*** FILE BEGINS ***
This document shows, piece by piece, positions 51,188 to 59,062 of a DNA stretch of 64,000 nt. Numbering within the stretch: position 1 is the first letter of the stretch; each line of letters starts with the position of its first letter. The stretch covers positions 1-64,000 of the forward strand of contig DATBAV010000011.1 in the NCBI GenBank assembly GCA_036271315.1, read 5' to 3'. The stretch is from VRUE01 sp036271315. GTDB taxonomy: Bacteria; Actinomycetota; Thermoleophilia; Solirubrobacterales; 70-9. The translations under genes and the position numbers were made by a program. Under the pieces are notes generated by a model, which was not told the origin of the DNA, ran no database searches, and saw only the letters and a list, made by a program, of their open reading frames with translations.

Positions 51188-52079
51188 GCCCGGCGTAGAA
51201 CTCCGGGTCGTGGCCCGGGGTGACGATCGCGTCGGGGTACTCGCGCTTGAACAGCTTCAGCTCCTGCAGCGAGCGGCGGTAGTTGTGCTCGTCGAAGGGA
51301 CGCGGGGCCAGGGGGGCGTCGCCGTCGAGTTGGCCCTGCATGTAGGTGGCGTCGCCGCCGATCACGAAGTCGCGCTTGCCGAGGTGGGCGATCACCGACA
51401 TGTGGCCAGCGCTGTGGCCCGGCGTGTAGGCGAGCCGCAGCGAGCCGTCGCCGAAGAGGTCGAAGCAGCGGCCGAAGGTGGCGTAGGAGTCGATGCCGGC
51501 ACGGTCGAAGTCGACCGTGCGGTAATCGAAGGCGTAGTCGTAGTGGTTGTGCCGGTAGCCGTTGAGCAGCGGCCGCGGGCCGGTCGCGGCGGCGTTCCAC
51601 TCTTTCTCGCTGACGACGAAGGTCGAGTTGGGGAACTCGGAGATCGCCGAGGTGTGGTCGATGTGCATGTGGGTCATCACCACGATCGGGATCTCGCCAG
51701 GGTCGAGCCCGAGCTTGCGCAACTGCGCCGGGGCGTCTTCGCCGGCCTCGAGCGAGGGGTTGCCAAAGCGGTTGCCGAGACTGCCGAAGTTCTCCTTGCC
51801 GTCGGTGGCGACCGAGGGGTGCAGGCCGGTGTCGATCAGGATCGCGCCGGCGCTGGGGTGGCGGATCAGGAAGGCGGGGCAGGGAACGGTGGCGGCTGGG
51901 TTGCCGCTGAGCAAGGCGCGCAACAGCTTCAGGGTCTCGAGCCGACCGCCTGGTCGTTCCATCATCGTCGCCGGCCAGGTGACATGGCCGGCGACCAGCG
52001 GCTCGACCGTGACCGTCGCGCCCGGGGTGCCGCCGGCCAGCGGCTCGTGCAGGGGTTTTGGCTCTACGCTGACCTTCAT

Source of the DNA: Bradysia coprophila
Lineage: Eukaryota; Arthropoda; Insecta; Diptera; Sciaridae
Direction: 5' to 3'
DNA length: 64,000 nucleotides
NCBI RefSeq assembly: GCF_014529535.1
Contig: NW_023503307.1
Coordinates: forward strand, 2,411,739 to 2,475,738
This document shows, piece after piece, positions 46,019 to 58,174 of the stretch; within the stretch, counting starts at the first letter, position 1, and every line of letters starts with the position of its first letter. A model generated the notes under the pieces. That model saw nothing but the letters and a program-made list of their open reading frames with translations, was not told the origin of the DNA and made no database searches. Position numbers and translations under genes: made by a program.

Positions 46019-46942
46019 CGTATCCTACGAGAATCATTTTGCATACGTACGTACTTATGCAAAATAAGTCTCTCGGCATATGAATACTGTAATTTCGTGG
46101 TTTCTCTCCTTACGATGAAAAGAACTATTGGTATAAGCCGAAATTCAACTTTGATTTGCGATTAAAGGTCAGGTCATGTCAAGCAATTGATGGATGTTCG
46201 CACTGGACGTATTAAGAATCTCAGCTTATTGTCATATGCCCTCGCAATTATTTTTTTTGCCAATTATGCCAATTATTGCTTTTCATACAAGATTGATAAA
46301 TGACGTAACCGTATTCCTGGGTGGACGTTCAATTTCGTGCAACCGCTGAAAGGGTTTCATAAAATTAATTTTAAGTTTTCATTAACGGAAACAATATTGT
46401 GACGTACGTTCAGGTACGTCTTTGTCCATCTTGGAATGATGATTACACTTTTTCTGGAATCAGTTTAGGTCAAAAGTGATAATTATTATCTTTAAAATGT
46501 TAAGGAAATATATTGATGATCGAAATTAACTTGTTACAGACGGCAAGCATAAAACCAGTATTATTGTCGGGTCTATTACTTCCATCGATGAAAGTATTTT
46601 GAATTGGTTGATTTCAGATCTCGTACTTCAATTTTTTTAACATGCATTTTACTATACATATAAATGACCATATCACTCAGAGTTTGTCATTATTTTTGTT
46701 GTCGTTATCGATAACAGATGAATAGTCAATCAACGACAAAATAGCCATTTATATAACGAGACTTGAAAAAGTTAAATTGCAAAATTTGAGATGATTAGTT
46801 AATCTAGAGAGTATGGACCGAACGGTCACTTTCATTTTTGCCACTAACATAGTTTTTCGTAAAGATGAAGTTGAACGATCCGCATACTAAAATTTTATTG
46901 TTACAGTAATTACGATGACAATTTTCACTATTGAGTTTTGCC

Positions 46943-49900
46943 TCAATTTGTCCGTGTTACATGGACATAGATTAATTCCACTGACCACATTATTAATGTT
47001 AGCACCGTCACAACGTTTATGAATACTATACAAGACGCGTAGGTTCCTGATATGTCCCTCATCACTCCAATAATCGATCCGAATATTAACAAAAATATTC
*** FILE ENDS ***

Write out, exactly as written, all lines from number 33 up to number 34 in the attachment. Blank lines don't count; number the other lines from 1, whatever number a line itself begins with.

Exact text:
46943 TCAATTTGTCCGTGTTACATGGACATAGATTAATTCCACTGACCACATTATTAATGTT
47001 AGCACCGTCACAACGTTTATGAATACTATACAAGACGCGTAGGTTCCTGATATGTCCCTCATCACTCCAATAATCGATCCGAATATTAACAAAAATATTC